A victim of my crazy musical lookalikes:
Marc with his twin and doppelganger
German conductor Kurt Sanderling


Outside of music, he was an ever-hospitable host. My family was once invited to a dinner at his East Coast Road home, where he had invited a young Malay guzheng player to enthrall all present with his virtuosity. On more than one occasion, I urged him to write a book about his extremely colourful life and travels (and travails) in classical music, but sadly that opportunity has been lost. However, we still have his wonderfully eventful and erudite blog (Dr Marc's Blog (marcrochester.com)),which is filled with his rants and raves, innumerable gems and nuggets of insights, all imprinted with his irrepressible and inimitable writing style. Long may that stay online as a fitting tribute to one who loved, worshipped and celebrated good music like no other.

 

Marc, your humour, humanity and hilarious stories will be missed by us all. 


Is the Golden Age of Music Reviewing
in Singapore over? Discuss.

Update: 
Marc's last blog is no longer available for viewing but some of his earlier essays and articles may be found here:

5 comments:

Anonymous said...

Sadly Dr Marc’s blog has been taken off line. Do you know of any way to get it back again, ot to retrieve the contents by any other means ?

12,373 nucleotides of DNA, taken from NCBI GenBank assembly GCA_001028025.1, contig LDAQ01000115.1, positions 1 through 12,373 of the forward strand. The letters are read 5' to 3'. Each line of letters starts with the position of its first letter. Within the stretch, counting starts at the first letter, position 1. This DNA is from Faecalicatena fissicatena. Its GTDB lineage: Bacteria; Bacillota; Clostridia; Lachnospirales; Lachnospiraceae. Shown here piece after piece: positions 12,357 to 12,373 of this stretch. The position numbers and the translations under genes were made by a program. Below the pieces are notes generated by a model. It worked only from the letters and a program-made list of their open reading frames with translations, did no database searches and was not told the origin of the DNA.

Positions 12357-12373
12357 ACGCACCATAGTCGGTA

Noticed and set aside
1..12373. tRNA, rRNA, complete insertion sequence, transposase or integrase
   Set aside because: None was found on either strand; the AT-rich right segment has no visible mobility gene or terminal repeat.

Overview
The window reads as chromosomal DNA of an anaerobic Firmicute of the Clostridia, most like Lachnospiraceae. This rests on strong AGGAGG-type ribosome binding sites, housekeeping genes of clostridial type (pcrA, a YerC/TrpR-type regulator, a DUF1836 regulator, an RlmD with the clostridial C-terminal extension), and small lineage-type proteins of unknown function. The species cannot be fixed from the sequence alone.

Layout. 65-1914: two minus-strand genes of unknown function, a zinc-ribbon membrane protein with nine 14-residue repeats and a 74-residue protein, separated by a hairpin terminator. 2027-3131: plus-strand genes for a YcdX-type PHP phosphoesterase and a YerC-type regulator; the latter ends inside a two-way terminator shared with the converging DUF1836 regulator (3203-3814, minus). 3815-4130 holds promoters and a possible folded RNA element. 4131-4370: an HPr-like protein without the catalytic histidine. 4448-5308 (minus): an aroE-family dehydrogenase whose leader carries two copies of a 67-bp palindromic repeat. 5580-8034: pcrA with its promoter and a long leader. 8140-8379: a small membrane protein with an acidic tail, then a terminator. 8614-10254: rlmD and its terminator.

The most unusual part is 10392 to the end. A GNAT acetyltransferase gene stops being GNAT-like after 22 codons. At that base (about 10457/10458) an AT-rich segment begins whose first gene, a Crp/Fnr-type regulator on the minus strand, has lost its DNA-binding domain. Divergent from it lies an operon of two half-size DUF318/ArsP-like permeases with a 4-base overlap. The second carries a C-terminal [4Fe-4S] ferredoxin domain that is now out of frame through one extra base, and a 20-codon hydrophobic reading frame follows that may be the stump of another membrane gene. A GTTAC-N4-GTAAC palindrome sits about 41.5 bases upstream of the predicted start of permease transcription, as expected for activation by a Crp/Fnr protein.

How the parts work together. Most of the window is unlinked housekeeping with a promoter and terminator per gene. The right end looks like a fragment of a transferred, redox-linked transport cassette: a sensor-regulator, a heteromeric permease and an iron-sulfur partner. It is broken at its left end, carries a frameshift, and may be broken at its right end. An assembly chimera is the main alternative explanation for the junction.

Peter

Chang Tou Liang said...

I was wondering about that myself. I suspect that the blog which uses Dr Marc's name as its own domain was possibly paid by subscription, which has since run out after his passing. It's a real pity since it is a treasure trove of interesting knowledge, information and ideas. Fortunately his earlier blogs with Wordpress and Blogspot are still available for perusal. Sadly this marks the end of a legacy.

Anonymous said...

Marc and I had been friends for over 60 years. We were choirboys in the same church in SE London, shared a passion for the organ, and music in general. He had kindly mentioned me in a few of his 'Dr Marc's Blog' posts.

It was lovely to read your moving comments of my oldest and dearest friend.

I miss him terribly, and it's wonderful to know that he touched the lives and hearts of so many people with his warmth, humour, encyclopaedic knowledge, erudition and sheer humanity.

May he rest in peace, and rise in glory.

Peter Almond

Anonymous said...

A wonderful musician, who inspired many - RIP

David Twizell said...

Mark Rochester was in my class at primary school and the same cub pack. He sang beautifully and played a multitude if instruments at school. We all looked forward to him bringing something to play in Mrs MacKay's class. At cubs he surprised everyone by winning the trial for racing the 9th Royal Eltham go-cart along Brighton prom in some big jamboree. Somewhere, I have a cine film of that event! I never remember him without a smile on his face; he was the happiest of children.